In his interview with Financial Times, Barroso underlined that an aid package to Greece is not a eurozoner-brokered bailout and reiterated solidarity and stability are interrelated.
Source: NET, NET 105.8, ANA/MPA News item: 34674
 Cabinet Okays Tax BillTuesday, 23 March 2010 14:54
The cabinet approved the new tax bill, which is to be tabled to Parliament on Wednesday and voted in the Holy Week, after making a few corrections. Among the changes approved is the increase in the tax relief for redundancy reimbursements. Prime Minister George Papandreou stressed that the tax bill bears the hallmarks of his government's progressive perspective, as well as the social justice feeling the people of Greece requires.
Papandreou: "The Bill Bears PASOK's Hallmarks"
The Prime Minister termed the tax bill as a huge reform and a revolutionary change. George Papandreou underlined that the bill proves the government's pledge of hard work and noted that the philosophy of the tax system is about to change.
"It clearly bears the hallmarks of our progressive perspective, as well as the social justice feeling required by the people of Greece," said the Greek Prime Minister. He added, though, that his administration is not under the false belief that the reforms in question are going to solve all the problems of the tax system at once, further noting that corrections will be required along the way.
He then went on to argue that only major structural changes could cement the country and guarantee that no such urgent measures will have to take place in the future.
Addressing a Herald Tribune congress on Tuesday morning, Finance Minister Giorgos Papakonstantinou claimed that the government measures aim to stamp out tax evasion and described the tax bill as a radical change in economy as it envisages establishing social justice by redistributing income in favour of the low-income earners.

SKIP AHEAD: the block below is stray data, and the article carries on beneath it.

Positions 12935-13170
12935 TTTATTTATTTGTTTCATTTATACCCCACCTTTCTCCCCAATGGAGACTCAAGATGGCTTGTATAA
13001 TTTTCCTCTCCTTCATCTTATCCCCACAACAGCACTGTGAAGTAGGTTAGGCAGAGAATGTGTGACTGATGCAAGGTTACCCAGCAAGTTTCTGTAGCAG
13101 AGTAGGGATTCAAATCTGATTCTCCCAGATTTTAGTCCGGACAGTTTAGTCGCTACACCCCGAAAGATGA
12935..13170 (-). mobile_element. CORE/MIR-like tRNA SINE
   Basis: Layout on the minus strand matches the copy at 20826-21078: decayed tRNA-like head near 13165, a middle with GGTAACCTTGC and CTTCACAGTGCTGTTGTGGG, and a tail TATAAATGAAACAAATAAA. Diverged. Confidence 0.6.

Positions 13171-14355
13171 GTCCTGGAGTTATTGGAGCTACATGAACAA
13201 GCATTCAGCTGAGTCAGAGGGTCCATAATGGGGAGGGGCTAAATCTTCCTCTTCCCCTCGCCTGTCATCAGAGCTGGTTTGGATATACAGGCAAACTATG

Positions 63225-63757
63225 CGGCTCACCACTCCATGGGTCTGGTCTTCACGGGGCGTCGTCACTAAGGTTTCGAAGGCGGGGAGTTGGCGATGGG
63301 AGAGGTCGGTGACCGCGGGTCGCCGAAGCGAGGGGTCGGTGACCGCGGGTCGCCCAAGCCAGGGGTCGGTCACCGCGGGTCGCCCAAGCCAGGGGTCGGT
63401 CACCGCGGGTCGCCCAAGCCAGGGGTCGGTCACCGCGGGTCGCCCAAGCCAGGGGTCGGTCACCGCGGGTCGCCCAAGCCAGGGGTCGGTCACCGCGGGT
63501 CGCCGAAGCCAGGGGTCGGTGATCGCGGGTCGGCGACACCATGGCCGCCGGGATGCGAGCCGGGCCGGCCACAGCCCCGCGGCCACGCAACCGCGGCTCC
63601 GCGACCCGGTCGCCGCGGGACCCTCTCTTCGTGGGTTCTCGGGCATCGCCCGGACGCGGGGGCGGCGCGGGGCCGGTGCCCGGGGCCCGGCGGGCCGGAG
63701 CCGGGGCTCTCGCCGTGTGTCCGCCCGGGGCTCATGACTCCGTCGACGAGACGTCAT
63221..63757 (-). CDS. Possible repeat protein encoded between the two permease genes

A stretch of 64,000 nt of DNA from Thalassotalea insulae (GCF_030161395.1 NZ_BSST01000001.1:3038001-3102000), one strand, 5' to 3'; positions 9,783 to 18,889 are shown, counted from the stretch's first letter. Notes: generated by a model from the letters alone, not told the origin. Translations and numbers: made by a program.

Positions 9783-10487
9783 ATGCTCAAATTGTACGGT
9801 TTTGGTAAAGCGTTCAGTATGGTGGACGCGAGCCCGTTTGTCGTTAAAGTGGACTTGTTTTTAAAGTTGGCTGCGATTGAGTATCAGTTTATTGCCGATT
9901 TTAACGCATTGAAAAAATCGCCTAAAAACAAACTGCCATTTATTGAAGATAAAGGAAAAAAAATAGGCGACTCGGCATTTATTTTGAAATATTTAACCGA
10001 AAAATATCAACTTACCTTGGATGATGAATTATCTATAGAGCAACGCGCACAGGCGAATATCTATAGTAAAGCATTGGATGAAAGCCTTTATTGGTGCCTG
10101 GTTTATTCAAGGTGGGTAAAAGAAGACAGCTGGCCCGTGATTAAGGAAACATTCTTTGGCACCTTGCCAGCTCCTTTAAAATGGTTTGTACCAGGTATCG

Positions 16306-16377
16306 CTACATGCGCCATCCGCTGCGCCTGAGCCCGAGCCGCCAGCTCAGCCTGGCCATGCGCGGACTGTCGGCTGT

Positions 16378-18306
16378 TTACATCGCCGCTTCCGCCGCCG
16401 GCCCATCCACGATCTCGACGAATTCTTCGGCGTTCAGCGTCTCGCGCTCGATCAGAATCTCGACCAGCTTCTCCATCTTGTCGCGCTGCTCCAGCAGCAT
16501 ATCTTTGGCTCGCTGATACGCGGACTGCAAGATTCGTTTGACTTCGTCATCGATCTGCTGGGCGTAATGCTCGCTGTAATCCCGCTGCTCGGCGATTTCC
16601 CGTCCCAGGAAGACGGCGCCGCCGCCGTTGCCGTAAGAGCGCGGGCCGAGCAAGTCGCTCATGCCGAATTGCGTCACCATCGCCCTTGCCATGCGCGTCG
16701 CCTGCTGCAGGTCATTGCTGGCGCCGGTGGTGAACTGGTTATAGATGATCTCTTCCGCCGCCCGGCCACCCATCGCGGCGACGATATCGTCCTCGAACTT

New Democracy spokesman Panos Panagiotopoulos dismissed the bill as unfair and ineffective. Panagiotopoulos also said that if it is implemented, it will dry the market out, worsen the depression-related problems and lead to the refueling of a vicious circle.
Speaking on NET 105.8, LAOS (Popular Orthodox Rally) Giorgos Karatzaferis lashed out at the government's intention to tax the Church's assets and make taxi drivers to install cashiers.
Source: NET, NET 105.8, ANA News item: 34669
 Demonstrations and Strikes ContinueTuesday, 23 March 2010 09:31
Public transport will be seriously disrupted on Tuesday, while central Athens will be practically inaccessible due to the demonstrations and marches scheduled to take place as part of the reactions to the new tax bill which is being discussed at the Inner cabinet meeting.
Tax Bill Brings Employees to the Streets
Reacting on the new taxes imposed on theme, several employees from all lines of work are to hold industrial actions. Lawyers and judicial workers will refrain from their court duties for three days. Hospital doctors continue withholding the labour demanding their previous night shift be paid. OSE (Hellenic Railways Organisation) and suburban railway staff staged a three-hour work stoppage on Tuesday.
Central Athens is yet again inaccessible to Athenians since several marches and demonstrations have been taking place all day. Judicial workers gathered outside the court and then march towards the Parliament building. On Tuesday morning, the firefighters' association held a street protest at Omonia square and then marched towards the Finance Ministry.
Two demonstrations have been scheduled to take place Tuesday afternoon in central Athens. An anti-racist rally is taking place in central time, as well.
Hospital Doctors Withhold Labour
Doctors in the hospitals of Tripoli and Kalamata, as well as the internees at the Kyparissia hospital, have been withholding their labour demanding their previous night shifts be paid.
Therefore, only emergencies are being treated.
Source: NET 105.8
News item: 34646